Most advisors agree that they'd love to get more referrals. The key to achieving this is simple -- become more referable. In my 20-plus years of working with successful advisors, I've discovered seven valuable steps that will virtually guarantee a steady stream of qualified referrals.
1. Show you care
The saying, "clients don't care how much you know until they know how much you care" is the cornerstone of an effective referral-building strategy. When clients know you truly care about them, they feel compelled to tell others about you. It's all about building relationships and taking the time to make an extra phone call, send a birthday card, or set up a lunch or coffee date. Go the extra mile by finding out what your clients are passionate about. If one of your clients loves roses, take her to the annual rose exhibit. If another loves golf, take him to the annual tournament that comes to town. People are starved for affection and attention, and even small gestures can have a dramatic effect on the number of referrals you receive.
2. Be predictable
A friend of mine who serves on the board of a homeowners' association is a very qualified service provider. I mentioned his name one day to a friend of mine, and another woman with us said, "I would never use him." She proceeded to tell us how unprofessional, disrespectful and mean he had been to people in his subdivision. My friend looked at me and said she wanted someone who was predictable. In less than five minutes, this service provider lost $10,000 worth of potential business because he wasn't consistent.
Recently, I had a tentative meeting scheduled with a Realtor to discuss her marketing strategy. When I called her, she was on another line and said she'd call me back. She didn't. Coincidentally, a friend of mine who was actually looking for a Realtor was at our house at the time. When she didn't call me back, my friend said, "I know one Realtor I won't use!"
The moral of these stories is to always do the right thing, even when you don't think anyone is looking... because chances are, they are.
3. Get your clients and prospects into the "referability zone"
Anyone who's ever been a serious runner understands what it feels like to be "in the zone." Similarly, you've got to get your clients and colleagues into the referability zone. To do this, you need to make sure they immediately associate you with the key words of your message. If you specialize in advising widowed or divorced affluent women, for example, you want people to think of you -- and refer you -- whenever they hear someone say "divorce," "death," "cancer" or any other word or phrase that describes a person who could use your services. To make this happen, you need to send consistent messages -- with pictures and words -- to your clients, prospects and colleagues on a regular basis. You'll know this strategy is working when a client calls and tells you something like, "You need to call Sally's sister because she just lost her husband."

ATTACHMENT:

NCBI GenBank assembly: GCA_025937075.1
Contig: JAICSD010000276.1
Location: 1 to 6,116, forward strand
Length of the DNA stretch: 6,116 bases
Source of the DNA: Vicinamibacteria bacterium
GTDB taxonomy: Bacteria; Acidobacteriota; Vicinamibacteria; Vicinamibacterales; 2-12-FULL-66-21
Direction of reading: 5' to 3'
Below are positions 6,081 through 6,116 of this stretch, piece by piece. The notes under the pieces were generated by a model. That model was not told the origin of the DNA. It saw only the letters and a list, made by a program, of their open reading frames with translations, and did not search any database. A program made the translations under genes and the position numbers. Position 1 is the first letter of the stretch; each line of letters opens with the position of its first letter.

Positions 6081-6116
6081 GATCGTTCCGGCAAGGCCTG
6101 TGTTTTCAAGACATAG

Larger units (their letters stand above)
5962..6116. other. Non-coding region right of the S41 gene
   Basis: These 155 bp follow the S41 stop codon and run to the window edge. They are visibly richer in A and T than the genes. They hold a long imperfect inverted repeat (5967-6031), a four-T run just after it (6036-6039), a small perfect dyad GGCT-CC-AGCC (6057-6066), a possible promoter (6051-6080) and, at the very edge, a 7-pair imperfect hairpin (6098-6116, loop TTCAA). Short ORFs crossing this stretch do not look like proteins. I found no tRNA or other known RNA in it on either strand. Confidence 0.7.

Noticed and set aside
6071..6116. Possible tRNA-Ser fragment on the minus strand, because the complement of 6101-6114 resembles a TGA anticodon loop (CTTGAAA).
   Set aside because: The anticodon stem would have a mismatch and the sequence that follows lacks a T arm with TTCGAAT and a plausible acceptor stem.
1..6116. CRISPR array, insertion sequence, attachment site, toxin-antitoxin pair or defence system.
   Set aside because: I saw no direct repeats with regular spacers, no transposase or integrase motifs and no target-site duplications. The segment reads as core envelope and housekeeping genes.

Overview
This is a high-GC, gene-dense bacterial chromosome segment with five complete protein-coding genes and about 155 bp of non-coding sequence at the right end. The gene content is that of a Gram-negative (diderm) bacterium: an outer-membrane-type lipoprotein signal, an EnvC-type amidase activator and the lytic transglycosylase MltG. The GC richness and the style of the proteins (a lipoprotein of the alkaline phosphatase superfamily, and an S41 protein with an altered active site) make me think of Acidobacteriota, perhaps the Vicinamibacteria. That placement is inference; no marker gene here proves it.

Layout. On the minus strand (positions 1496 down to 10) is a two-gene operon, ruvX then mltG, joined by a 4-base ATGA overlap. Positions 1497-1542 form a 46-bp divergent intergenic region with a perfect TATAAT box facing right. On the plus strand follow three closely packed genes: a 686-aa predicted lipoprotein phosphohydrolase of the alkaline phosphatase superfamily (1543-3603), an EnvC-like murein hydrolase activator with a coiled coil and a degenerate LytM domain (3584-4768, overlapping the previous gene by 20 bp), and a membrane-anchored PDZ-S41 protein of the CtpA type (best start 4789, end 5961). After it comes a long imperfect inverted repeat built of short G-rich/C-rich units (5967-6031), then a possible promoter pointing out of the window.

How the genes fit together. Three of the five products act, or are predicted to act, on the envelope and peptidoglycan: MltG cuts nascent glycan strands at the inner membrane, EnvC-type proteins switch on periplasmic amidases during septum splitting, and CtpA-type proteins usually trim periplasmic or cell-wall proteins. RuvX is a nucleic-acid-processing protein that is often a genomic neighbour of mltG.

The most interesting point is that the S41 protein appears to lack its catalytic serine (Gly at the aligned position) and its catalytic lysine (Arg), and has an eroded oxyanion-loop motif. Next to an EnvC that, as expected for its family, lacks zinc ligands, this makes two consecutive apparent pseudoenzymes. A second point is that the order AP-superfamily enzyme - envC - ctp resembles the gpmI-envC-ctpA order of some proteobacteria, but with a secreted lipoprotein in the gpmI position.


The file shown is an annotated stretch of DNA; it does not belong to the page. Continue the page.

4. Ask for referrals upfront
Before a colleague accepts new clients, he asks them if they'll refer others to him after working with him for a year if he's done a job of 8 or better on a scale from one to 10. He then takes the time to learn exactly what his clients want and need to ensure he's meeting their expectations. At the end of the year, when his clients meet for their annual review and say he's done a good job, he reminds them of their agreement. Guess what? He always gets referrals!
5. Under-promise and over-deliver
A very well-connected colleague recently shared that he was using some new software that I was interested in. When I began asking him questions, he said that he felt they'd oversold him on the front end and were not delivering on the back end. I can only imagine how many referrals this software company lost because of this flip-flopped strategy. It's always better to exceed expectations than to disappoint a customer.
6. What can I do for you?
When you genuinely want to help others and do everything you can do for them, you'll be amazed at the referrals you get in return. Look at all your relationships from the perspective of, "What can I do for you?"
7. Create reciprocal referral relationships
This has been my most profitable referral strategy. Simply identify five industries and three professionals in each one. Tell these professionals that you want to set up a mutually beneficial partnership by agreeing to refer clients to each other. The reason you choose three professionals is because in each industry group, one of your targeted professionals is typically a dud, but one will likely be a superstar and the other a consistent source of qualified referrals.
Becoming referable doesn't usually happen overnight, but you can make it happen. Start with two of the strategies listed above and monitor the results. Keep the ones that work best for you and continue to add strategies until you have more referrals than you can handle!
If you'd like an invitation to our upcoming Referral Marketing Webinar, please contact me using the forum below.
To your continued success,
Annette M Bau, CFP®